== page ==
For Jane Austen fans, the foreshadowing in this first line hints at the story ahead—a widowed mum in reduced circumstances, trying to marry off her daughters.
It is a truth universally acknowledged, that a single man in possession of a good fortune, must be in want of a wife.
—Jane Austen, Pride and Prejudice
For storytellers who wish to tantalize the reader with hints of plot-points to come, this first line by Gabriel García Márquez “gives away” how the story will eventually turn out, but we keep reading because we want to know why.
Many years later, as he faced the firing squad, Colonel Aureliano Buendía was to remember that distant afternoon when his father took him to discover ice.
—Gabriel García Márquez, One Hundred Years of Solitude
Another epic, Tolstoy’s War and Peace, begins in medias res with a paragraph in French, a bit of a challenge for non-French-speakers. In contrast, Tolstoy began Anna Karenina with an overview of the plot to come. This opening reminds me a lot of what Jane Austen was doing.
Happy families are all alike; every unhappy family is unhappy in its own way.
—Leo Tolstoy, Anna Karenina
I’ve saved my favorite first line until now.
It was the best of times, it was the worst of times, it was the age of wisdom, it was the age of foolishness, it was the epoch of belief, it was the epoch of incredulity, it was the season of Light, it was the season of Darkness, it was the spring of hope, it was the winter of despair.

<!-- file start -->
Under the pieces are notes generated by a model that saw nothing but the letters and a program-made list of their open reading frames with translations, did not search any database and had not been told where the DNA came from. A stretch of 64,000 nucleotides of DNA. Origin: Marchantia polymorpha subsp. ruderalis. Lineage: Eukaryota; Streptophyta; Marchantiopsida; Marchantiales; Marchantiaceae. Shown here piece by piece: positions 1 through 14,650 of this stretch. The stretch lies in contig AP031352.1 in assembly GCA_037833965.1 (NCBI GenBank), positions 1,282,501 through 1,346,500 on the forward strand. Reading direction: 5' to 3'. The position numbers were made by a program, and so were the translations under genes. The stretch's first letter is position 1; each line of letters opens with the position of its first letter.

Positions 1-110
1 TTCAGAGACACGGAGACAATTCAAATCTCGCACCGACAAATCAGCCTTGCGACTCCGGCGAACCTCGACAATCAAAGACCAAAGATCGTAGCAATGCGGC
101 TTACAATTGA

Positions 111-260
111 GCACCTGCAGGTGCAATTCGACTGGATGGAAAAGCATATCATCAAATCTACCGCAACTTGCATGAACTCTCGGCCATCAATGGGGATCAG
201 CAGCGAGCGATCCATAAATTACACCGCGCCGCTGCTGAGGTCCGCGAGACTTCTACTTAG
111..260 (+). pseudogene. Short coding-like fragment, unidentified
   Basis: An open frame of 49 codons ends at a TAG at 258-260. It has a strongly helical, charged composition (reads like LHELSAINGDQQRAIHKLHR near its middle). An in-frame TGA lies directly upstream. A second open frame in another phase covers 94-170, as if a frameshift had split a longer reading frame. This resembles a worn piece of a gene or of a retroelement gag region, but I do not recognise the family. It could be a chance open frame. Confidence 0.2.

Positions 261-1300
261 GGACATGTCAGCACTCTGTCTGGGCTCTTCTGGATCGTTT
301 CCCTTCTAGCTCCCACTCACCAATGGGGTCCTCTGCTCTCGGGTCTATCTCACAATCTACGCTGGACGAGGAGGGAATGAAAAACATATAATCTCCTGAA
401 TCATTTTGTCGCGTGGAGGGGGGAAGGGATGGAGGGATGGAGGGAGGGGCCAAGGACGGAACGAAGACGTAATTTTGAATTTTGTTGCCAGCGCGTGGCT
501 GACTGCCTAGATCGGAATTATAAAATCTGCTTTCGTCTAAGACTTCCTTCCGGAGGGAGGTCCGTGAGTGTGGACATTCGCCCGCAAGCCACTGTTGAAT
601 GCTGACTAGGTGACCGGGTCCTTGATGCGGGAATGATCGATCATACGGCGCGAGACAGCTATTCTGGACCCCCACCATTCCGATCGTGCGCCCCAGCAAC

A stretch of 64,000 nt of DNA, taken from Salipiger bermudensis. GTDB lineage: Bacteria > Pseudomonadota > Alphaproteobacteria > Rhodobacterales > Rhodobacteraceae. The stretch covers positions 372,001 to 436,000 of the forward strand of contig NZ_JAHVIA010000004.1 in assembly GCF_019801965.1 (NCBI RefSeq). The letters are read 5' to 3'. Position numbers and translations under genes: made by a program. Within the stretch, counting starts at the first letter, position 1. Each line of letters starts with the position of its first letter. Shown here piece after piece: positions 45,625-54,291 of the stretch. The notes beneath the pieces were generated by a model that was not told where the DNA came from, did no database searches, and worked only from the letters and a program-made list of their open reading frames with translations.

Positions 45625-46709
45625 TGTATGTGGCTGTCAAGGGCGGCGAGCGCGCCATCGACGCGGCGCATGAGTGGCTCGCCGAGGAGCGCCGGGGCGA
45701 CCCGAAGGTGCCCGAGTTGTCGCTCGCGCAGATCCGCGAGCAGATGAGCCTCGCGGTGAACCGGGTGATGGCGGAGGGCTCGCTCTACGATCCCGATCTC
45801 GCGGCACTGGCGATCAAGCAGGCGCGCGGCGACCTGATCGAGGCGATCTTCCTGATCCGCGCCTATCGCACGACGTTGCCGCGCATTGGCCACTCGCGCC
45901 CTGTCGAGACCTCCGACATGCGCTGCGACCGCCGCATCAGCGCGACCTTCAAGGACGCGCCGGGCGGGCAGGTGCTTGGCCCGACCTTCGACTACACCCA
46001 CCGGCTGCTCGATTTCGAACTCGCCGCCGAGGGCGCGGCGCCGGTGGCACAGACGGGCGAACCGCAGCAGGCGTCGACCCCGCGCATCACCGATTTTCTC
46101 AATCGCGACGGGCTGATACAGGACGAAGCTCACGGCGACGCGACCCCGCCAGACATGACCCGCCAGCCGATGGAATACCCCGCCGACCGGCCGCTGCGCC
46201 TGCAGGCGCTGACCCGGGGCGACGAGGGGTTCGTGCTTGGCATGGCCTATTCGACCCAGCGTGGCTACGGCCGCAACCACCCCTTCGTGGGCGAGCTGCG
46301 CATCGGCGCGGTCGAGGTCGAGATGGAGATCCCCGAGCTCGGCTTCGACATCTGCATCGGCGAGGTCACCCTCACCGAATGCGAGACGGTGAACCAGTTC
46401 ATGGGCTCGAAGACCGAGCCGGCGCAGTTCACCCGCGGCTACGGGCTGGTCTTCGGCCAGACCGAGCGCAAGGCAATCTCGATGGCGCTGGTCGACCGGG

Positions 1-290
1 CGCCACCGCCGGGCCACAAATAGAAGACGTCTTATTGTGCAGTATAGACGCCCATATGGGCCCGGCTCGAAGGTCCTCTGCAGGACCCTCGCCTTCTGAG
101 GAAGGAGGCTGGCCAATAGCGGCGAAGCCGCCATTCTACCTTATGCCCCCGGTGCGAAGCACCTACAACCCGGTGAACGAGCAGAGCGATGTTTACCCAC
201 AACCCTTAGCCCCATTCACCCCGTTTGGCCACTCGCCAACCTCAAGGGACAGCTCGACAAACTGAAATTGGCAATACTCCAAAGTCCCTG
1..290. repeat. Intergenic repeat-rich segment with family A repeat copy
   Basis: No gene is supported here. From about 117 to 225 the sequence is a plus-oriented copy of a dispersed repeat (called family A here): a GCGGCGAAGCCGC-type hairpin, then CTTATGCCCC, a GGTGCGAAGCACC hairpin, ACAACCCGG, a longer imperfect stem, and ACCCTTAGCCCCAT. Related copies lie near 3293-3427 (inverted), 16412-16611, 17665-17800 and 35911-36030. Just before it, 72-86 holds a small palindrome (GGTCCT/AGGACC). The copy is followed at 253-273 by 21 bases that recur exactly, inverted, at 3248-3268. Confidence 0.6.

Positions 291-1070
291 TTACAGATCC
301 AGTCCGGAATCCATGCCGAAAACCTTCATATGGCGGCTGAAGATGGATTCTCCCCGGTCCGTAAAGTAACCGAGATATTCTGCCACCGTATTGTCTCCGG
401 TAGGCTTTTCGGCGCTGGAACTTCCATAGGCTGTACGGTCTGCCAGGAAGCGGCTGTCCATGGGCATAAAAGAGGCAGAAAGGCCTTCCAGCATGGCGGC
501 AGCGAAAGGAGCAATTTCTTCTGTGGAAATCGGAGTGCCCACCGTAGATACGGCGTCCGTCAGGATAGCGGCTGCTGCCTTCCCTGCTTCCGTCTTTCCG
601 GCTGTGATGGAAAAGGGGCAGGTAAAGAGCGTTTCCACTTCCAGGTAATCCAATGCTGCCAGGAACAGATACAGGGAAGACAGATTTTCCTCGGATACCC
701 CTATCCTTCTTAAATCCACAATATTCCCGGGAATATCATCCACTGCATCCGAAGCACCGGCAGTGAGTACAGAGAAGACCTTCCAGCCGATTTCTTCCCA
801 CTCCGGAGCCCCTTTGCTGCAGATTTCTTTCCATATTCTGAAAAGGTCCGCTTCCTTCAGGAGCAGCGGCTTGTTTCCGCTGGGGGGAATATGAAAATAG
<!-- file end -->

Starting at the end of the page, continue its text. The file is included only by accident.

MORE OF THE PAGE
—Charles Dickens, A Tale of Two Cities
Can there be a better, more melodious, first line than Dickens’s opening? I love the parallel construction in these sentences and the weighty, Biblical tone. In case you’re not familiar with the novel, the plot centers on London and Paris during the French Revolution.
What to Conclude From These Examples
I hope this post has illustrated the many strategies authors can use to draw readers further into the narrative. Stories can begin with painting a picture, with alerting us to something odd in a situation, or with a quick plunge into a character’s feelings.
The first line of a novel can begin in medias res, by summing up the plot, or by using one of the other opening gambits.
Please, please, please do not raise the curtain on your novel with an amnesiac character; a character brushing his teeth and looking in the mirror; or a description of the weather. (Agent Michael Carr talks about some of these beginner errors in a post on “Pitching: How to Hit a Home Run.)
Know, also, that you may not find your first line until you’ve written the last sentence.
I found this first line for my novel, Montpelier Tomorrow, after I’d gone through twenty plus revisions. I’ll include a bit more than the first sentence to show how the first leads to the second, which leads to the third.
Time robs us of chances for reconciliation. Time makes us liars. I wanted to save my daughter, and even now, I don’t know what made me think I could keep her from going through what I had gone through, widowed and pregnant, all at the same time.
—Marylee MacDonald, Montpelier Tomorrow
When you find your perfect first line, you’ll know it. And if you’d like to share your favorite first lines, either ones you’ve written or lines from your favorite books, please do so in the comments.